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Thread: Pull saws - can't seem to cut straight lines?

  1. #1
    Join Date
    Jun 2009
    Spokane Valley, WA

    Pull saws - can't seem to cut straight lines?

    Howdy All, hope this is the proper forum for this question. I've used my Japanese pull saws - dozuki and kugihiki (sp?) a few times in the past, for short cuts. This is the first time I've tried to use either for longer cuts, and I cannot for anything get a straight cut. I've tried with both saws. I "THOUGHT" I was using a grip and technique I found on YT. So what am I doing wrong? Thanks for any advice!

    And - Happy Thanksgiving!

    Martypull saw.jpg
    "Never attribute to malice that which can be adequately explained by stupidity" - anon

  2. #2
    Join Date
    May 2021
    Spartanburg South Carolina
    I liked my pull saw but found I could control a western dovetail saw better with a grip handle. Just more of a vertical line I guess.

  3. #3
    Too much downward pressure, I mean, pressure that's at the right angle to the cut line. You should actually try preventing any pressure. Even just the weight of you arm is already too much.

    Also, don't try to steer it. Steering barely works with thicker plates, with thin plates it makes everything way worse. Steering bends the plate and it moves away from the straight cutline, creating a bend in the kerf, that bends (and binds) the plate even more, and you end up with what we see in your picture.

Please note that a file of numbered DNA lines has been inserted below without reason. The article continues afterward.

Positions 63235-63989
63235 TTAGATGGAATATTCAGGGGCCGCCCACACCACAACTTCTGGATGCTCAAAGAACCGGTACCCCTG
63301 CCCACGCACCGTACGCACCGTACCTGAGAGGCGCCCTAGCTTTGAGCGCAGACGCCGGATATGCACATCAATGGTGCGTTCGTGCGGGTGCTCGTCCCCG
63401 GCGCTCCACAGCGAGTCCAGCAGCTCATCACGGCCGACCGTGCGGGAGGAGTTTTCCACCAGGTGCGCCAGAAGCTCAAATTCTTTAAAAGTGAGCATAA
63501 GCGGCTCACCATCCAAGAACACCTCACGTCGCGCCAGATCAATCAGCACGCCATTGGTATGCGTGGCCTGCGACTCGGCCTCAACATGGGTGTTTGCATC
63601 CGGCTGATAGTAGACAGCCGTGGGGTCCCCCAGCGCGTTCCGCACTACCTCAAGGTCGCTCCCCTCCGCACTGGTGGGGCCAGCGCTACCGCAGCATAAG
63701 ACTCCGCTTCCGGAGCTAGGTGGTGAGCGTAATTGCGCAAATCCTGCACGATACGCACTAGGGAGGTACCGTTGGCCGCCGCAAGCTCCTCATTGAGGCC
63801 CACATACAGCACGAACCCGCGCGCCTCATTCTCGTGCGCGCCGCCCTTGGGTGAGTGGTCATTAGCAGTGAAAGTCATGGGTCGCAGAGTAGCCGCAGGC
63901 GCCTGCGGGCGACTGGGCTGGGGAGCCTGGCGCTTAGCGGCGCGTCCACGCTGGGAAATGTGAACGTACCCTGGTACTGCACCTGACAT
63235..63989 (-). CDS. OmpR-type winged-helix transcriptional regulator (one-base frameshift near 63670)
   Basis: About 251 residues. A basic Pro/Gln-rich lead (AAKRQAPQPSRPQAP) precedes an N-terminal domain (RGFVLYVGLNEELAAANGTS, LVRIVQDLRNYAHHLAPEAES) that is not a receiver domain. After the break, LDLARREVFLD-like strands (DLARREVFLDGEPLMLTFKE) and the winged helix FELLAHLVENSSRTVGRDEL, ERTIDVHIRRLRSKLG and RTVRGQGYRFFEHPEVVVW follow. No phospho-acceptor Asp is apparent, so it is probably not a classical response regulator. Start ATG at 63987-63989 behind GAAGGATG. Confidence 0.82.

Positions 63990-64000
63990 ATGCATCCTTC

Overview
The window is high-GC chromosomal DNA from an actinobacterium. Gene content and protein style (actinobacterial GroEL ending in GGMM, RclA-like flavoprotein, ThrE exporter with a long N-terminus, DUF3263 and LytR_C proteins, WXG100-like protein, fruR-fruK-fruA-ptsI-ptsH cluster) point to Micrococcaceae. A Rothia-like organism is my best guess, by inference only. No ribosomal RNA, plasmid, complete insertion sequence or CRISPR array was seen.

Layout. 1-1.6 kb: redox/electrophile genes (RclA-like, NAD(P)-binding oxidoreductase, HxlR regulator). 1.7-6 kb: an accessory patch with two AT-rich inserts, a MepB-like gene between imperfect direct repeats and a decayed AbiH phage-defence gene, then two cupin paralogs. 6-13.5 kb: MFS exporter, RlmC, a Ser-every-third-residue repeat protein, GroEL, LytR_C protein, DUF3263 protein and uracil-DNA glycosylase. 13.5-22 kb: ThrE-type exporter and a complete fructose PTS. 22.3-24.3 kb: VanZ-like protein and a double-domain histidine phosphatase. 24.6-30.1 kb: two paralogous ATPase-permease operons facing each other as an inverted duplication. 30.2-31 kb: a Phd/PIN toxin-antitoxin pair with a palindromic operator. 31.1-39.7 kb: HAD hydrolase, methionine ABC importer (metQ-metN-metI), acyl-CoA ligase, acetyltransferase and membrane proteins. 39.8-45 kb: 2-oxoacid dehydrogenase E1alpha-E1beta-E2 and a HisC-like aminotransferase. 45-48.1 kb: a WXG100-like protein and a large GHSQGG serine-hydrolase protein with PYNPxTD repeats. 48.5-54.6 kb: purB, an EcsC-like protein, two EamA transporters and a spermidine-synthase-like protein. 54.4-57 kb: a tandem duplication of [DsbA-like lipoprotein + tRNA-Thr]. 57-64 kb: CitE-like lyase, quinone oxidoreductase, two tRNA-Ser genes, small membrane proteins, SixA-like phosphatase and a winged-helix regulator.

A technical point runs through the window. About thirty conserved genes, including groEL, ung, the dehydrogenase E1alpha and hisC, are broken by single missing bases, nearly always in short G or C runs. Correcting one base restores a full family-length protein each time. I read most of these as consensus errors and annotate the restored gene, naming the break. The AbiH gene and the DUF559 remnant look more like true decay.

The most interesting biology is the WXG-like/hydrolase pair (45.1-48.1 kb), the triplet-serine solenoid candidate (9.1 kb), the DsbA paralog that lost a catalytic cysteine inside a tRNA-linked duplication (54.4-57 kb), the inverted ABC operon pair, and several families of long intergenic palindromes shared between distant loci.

4. #4
    Place the workpiece in a vise at a comfortable level and angle so that you can use both hands on the saw's handle while sighting down the blade and cut line. The cut line should be drawn on all sides of the cut so you can visually align the saw. Start the cut along the short dimension, if possible, and switch to the long dimension while the blade is stabilized by the short cut. Frequently check your progress. A sharp saw doesn't require much pressure
    "Anything seems possible when you don't know what you're doing."

  5. #5
    Start the cut on a corner, while visually ensuring that the saw is aligned with the cut line on both adjacent faces.

  6. #6
    Join Date
    Feb 2020
    Camarillo, CA
    I find western saws much more natural if I’m cutting joinery on a western style bench. With a Japanese saw I find myself squatting so the work is closer to eye level when I’m cutting tenons or making long rips at the bench. I also find Japanese saws feel more natural when I’m cutting on a saw bench and standing over the cut.

  7. #7
    Join Date
    Sep 2020
    Oakland, CA
    Cut ten or twenty practice lines. I use the reflection in saw blade method, but after the practice, it comes pretty easily.

  8. #8
    Quote Originally Posted by Marty Gulseth View Post
    I "THOUGHT" I was using a grip and technique I found on YT. So what am I doing wrong? Thanks for any advice!
    My first thought was stop watching YT and go practice, sorry couldn't resist.

    I'm with most of the others. Marking all sides of the cut and starting at a corner seems to he the most in my experience. With a western saw, many times you can correct a drifting cut, with a Japanese style it can be impossible. Starting at the corner and scoring the cut with a stroke or two can help keep the blade aligned in the cut but you can't rely on it doing that 100% of the time.
    I definitely agree with not adding any additional pressure. When you do this the blade can bow follow the path of least resistance rather than cut straight. Same principal as pushing too hard against a bandsaw blade, they bow.
    I also wax my saw blades for protection and ease of cut
    Just my two cents

  9. #9
    Quote Originally Posted by Edward Weber View Post
    ...I also wax my saw blades for protection and ease of cut...
    I would never wax my blade--just contaminating the joint to be glued or finished.